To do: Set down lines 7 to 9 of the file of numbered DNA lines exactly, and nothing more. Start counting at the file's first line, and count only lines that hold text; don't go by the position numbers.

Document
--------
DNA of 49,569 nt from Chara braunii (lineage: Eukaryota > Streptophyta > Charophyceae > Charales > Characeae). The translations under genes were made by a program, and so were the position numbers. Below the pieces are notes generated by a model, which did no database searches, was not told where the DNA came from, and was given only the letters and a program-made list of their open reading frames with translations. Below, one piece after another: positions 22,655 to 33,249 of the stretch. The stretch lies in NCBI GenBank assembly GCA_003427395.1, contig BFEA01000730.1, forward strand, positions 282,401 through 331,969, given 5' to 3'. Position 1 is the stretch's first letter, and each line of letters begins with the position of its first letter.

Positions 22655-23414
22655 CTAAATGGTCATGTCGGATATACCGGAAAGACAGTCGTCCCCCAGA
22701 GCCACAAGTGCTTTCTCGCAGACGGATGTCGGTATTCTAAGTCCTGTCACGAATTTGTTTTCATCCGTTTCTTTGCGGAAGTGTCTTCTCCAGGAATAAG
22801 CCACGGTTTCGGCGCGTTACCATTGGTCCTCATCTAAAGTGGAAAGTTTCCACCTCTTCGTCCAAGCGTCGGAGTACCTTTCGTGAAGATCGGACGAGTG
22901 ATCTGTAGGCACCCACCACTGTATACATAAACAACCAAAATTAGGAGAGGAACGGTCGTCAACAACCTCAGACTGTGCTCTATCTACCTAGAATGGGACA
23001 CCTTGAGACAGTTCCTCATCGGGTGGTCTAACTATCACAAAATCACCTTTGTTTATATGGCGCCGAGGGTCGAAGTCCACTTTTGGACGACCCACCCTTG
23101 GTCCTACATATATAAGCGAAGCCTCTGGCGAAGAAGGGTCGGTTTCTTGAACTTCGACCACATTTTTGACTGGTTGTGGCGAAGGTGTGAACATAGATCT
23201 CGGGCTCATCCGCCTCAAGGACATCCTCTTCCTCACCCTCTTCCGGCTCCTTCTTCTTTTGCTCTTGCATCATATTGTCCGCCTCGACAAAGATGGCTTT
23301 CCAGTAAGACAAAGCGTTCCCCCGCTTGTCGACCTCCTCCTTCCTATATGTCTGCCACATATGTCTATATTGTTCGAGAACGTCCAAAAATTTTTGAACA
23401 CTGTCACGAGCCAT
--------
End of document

23001 CCTTGAGACAGTTCCTCATCGGGTGGTCTAACTATCACAAAATCACCTTTGTTTATATGGCGCCGAGGGTCGAAGTCCACTTTTGGACGACCCACCCTTG
23101 GTCCTACATATATAAGCGAAGCCTCTGGCGAAGAAGGGTCGGTTTCTTGAACTTCGACCACATTTTTGACTGGTTGTGGCGAAGGTGTGAACATAGATCT
23201 CGGGCTCATCCGCCTCAAGGACATCCTCTTCCTCACCCTCTTCCGGCTCCTTCTTCTTTTGCTCTTGCATCATATTGTCCGCCTCGACAAAGATGGCTTT